This is an abbreviated version of a post I'll publish tomorrow
For those who don't know, Compass Box buys casks of whisky from other distilleries, blends them in precise ratios, ages them further in different casks (different cask sizes, char levels, different wood types etc.) and blends them again to create a unique flavour profile.
They never use E150A (caramel colouring) and they never chill-filter their whiskies. They also provide infographics on their website so you know almost everything about what's in your bottle. They don't disclose the age of the various components because the Scotch Whisky Regulations only permit the disclosure of the youngest component whisky. Allegedly. It's kind of complicated. Compass Box isn't perfect, but you'd be hard-pressed to find a company that discloses more information to their consumers. I've even heard that if you email them, they'll disclose the age of every cask that went into your bottle. They'll kindly ask you to keep that information to yourself, though.
So what's in Oak Cross? According to the fact sheet, its volume is malt whisky from Clynelish (60% of total volume), malt whisky from Dailuaine (20% of total volume) and malt whisky from Teaninich (20% of total volume). How does it taste?
- Nose (undiluted): very floral at first (honeysuckle?), vanilla, nutmeg, cloves, citrus.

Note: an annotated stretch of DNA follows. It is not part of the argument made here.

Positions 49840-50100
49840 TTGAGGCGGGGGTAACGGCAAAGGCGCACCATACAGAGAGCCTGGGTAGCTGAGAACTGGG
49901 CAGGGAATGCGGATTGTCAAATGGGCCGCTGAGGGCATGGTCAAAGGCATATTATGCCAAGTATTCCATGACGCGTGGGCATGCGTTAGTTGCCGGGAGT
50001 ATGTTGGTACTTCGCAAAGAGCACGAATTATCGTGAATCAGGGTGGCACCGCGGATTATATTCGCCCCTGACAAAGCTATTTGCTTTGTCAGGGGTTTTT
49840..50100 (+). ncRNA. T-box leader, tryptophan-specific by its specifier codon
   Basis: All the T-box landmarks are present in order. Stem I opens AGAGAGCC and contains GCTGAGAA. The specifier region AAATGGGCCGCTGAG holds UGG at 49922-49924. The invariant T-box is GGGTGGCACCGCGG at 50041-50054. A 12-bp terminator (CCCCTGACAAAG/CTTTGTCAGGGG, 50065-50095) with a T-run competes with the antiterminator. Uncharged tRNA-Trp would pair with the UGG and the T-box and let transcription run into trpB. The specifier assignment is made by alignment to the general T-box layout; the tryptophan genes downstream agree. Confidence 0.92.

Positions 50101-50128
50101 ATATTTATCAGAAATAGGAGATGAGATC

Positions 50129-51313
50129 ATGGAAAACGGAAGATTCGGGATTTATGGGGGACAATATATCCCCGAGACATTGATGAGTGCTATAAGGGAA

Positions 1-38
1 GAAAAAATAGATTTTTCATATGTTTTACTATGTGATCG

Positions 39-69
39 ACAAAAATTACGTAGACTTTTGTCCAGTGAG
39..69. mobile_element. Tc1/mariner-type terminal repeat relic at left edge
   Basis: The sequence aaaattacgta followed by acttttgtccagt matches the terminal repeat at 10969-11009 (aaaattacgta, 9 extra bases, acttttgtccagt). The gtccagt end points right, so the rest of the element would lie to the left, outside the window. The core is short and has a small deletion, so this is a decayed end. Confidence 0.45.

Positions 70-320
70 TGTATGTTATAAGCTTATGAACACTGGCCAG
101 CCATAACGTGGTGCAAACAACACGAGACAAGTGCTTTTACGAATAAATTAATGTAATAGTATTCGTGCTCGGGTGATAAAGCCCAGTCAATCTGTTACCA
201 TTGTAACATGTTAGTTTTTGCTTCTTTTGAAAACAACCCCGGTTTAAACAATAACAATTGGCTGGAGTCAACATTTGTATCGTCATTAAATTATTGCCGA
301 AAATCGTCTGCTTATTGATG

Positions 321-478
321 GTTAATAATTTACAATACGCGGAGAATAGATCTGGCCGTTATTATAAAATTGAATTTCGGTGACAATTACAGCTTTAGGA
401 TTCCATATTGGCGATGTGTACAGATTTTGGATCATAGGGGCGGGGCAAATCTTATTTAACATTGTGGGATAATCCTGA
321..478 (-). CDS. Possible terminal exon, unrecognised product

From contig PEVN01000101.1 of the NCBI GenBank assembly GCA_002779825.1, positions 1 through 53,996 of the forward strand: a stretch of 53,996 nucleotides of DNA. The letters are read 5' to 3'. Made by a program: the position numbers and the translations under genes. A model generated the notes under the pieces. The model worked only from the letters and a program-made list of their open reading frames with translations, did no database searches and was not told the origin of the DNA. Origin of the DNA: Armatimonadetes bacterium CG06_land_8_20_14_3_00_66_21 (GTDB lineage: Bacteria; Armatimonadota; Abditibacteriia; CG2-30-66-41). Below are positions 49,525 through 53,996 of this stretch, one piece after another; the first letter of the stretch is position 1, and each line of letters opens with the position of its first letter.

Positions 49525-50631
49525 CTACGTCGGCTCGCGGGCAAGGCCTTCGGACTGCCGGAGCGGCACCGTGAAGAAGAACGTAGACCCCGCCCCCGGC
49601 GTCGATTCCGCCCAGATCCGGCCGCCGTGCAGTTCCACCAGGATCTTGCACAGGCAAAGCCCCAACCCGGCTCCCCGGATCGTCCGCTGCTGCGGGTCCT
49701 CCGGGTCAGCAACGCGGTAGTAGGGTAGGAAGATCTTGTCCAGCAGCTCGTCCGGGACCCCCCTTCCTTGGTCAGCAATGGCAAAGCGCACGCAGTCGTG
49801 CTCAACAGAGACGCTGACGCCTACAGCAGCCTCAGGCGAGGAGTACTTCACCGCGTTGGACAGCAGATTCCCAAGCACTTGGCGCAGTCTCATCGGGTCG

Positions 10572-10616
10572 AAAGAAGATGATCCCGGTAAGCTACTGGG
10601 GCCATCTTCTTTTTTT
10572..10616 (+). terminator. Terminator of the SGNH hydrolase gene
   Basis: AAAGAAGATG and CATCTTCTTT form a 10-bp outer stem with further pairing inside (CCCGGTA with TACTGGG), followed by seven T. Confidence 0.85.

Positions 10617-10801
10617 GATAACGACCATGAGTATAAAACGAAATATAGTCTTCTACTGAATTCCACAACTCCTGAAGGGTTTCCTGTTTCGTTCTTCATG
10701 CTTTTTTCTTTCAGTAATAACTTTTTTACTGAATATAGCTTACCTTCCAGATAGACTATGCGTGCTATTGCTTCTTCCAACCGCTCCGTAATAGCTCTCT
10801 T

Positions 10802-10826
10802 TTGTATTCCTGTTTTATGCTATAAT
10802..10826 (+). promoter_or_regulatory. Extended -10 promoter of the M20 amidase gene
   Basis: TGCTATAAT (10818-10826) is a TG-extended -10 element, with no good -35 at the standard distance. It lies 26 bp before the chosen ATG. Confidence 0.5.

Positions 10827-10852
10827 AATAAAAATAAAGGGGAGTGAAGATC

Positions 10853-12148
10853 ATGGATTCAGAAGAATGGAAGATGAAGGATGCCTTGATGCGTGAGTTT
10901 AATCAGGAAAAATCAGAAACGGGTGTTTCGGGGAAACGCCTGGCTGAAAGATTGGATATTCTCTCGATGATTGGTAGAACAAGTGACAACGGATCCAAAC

- Palate (undiluted): medium-bodied, poached pears, nutmeg, cinnamon, vanilla, toasted oak
- Finish: Oak tannins, more vanilla, waxy - almost like melted candle, but in a pleasant way, a hint of ginger, cayenne pepper.
Adding water or ice brings forth more floral notes and tones down a bit of the Oak “bite”. This whisky is pleasant either way. In fact, I think I prefered it in this order:
- With ice
- With water
I contacted Compass Box for more information on my bottle of whisky, and they answered all my questions. I won't re-post their answers here, per their request, but they were more open and accomodating than any other whisky company with whom I've communicated. They also answered my questions in less than 24 hours. I'm very impressed with this company. Oak Cross Blended Malt is good, but like my 1989 Montreal Canadiens, it isn't championship level. Would I buy this again? Absolutely. The price is very reasonable and the whisky is pleasant, refreshing and original if somewhat one-dimensional. It's almost all vanilla and oak spices, albeit pleasant ones. Your mileage may vary. I've had people tell me there was a note reminiscent of "baby throw-up" in here. I didn't taste that at all, but you may want to try before you buy.
@OdysseusUnbound, I laughed to myself as I opened up this review, because I had been saying to myself, "He's going to rate this 82!..." ..."...because it isn't peaty."
Baby puke in Oak Cross? I don't notice it. Thank God. But then I didn't notice it in Dalwhinnie 15 either, which is more famous for it, according to those who partake of that experience.
As blended malts go, this is a really good one. I haven't yet met anyone who disliked it. Most really appreciate it. More than 82 points worth. But it gets a "D" grade on peatiness.
My bet, @OdysseusUnbound, is this: the longer you have this bottle and the more experience you get of it, the more you will appreciate it yourself. This is mild-mannered malt whisky, basic Scotch. Many "Scotch lovers" don't like basic Scottish malt whisky.
That explains a lot...